ADAM BEAM and DON THOMPSON, Associated Press
California has asked hospitals to ramp up their coronavirus testing amid a surge of new cases, urging them to test health care workers at least once per week while testing all new patients before admitting them.
California reported 7,787 confirmed coronavirus hospitalizations on Monday, with 1,812 of those patients in intensive care units. Statewide, 75% of intensive care beds are filled and state officials expect to reach capacity by mid-December.
The California Department of Public Health sent hospitals a letter last week that “strongly recommends” they test their employees at least once a week, defining workers as all paid and unpaid people who have the “potential for direct or indirect exposure to patients.” The broad definition includes doctors, nurses, students, volunteers, security, laundry and administrative workers, among others.
“There are simply too many asymptomatic people with COVID, and without robust testing, our hospitals will remain centers for spreading the disease instead of centers of healing as they should be,” said Zenei Triunfo-Cortez, president of the California Nurses Association.
Carmela Coyle, president and CEO of the California Hospital Association, said hospitals are concerned about the safety of workers but “we simply don’t have the testing capability to make this happen.”
She said hospitals oppose the requirements not because of how much it would cost, but because of the amount of supplies that will be required. California has a half-million hospital workers, about 250,000 of whom would have to be tested weekly, she said.
“We will burn through the supplies that are available … at a time when we are about to see more COVID19 patients than we have ever seen before,” she said.
Coyle said the letter from the state about testing is a recommendation, but labor unions for nurses and other health care workers say it is a requirement.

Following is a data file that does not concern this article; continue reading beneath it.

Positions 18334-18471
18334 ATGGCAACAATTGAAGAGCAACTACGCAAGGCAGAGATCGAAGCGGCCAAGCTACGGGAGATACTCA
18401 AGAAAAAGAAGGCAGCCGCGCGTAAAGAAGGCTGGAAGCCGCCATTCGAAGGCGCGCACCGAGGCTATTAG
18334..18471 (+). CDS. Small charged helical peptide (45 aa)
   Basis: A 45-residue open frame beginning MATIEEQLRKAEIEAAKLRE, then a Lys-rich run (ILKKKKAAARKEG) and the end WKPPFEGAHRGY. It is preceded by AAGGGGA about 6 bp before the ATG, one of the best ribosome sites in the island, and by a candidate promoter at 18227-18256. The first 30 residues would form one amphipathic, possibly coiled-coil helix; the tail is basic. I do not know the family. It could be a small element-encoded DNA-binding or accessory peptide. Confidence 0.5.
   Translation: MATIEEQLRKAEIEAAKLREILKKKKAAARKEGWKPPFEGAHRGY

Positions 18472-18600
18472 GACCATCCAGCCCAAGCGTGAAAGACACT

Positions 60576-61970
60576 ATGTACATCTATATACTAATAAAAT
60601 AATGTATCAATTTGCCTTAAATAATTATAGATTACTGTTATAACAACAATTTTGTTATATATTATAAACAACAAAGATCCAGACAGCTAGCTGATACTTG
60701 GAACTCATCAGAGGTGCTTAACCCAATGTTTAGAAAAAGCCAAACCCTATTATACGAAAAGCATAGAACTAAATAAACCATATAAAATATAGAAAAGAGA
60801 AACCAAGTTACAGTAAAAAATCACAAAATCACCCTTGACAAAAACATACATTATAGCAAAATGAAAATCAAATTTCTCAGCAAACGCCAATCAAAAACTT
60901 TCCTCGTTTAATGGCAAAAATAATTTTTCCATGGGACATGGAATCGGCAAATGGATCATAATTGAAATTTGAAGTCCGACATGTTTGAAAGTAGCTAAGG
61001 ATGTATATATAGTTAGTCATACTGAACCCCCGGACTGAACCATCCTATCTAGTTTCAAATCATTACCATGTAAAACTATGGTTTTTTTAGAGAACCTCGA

Lucia Hwang, spokesperson for National Nurses United, said such all facilities letters” are often worded as “guidance,” but state officials expect hospitals to comply. The union noted that the state issued similar guidance earlier this year for skilled nursing facilities to regularly test their workers.
“Facilities do not pick and choose which (guidance) to follow,” Hwang said. “We expect general acute-care hospitals to comply with this new weekly testing standard.”
The California Public Health Department, responding to an email from The Associated Press, said hospitals are required to submit a testing plan and that the state recommends that plan include weekly testing of health care workers.
The new state guidance says hospitals should put health care workers on a weekly testing schedule. The exception is workers who have tested positive within the past three months and have since returned to work. The state says those workers should only be tested if they show new symptoms or it has been more than three months since their infection.
However, hospitals “must understand that routine … testing of (health care workers) does not replace or preclude other infection prevention and control interventions,” Heidi W. Steinecker, deputy director of the California Department of Public Health, wrote in the letter to hospitals.
Coyle says she knows of no hospitals currently doing such widespread testing, but many are testing any employees who fear they may have been exposed, and health care workers are free to get the same community testing as anyone else.
Moreover, the development comes as some front-line health care workers are likely weeks away from being among the first to receive vaccinations that will make regular testing unnecessary. Gov. Gavin Newsom said Monday the state would receive 327,000 doses of the new Pfizer COVID vaccine in “mid December.”